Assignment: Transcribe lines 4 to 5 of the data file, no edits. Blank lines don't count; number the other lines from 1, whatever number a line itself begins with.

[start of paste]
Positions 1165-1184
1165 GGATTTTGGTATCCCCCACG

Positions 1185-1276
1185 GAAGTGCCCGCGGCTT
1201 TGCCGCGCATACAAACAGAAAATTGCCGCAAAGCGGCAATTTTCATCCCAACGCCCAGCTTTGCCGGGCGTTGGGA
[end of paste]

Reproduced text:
1185 GAAGTGCCCGCGGCTT
1201 TGCCGCGCATACAAACAGAAAATTGCCGCAAAGCGGCAATTTTCATCCCAACGCCCAGCTTTGCCGGGCGTTGGGA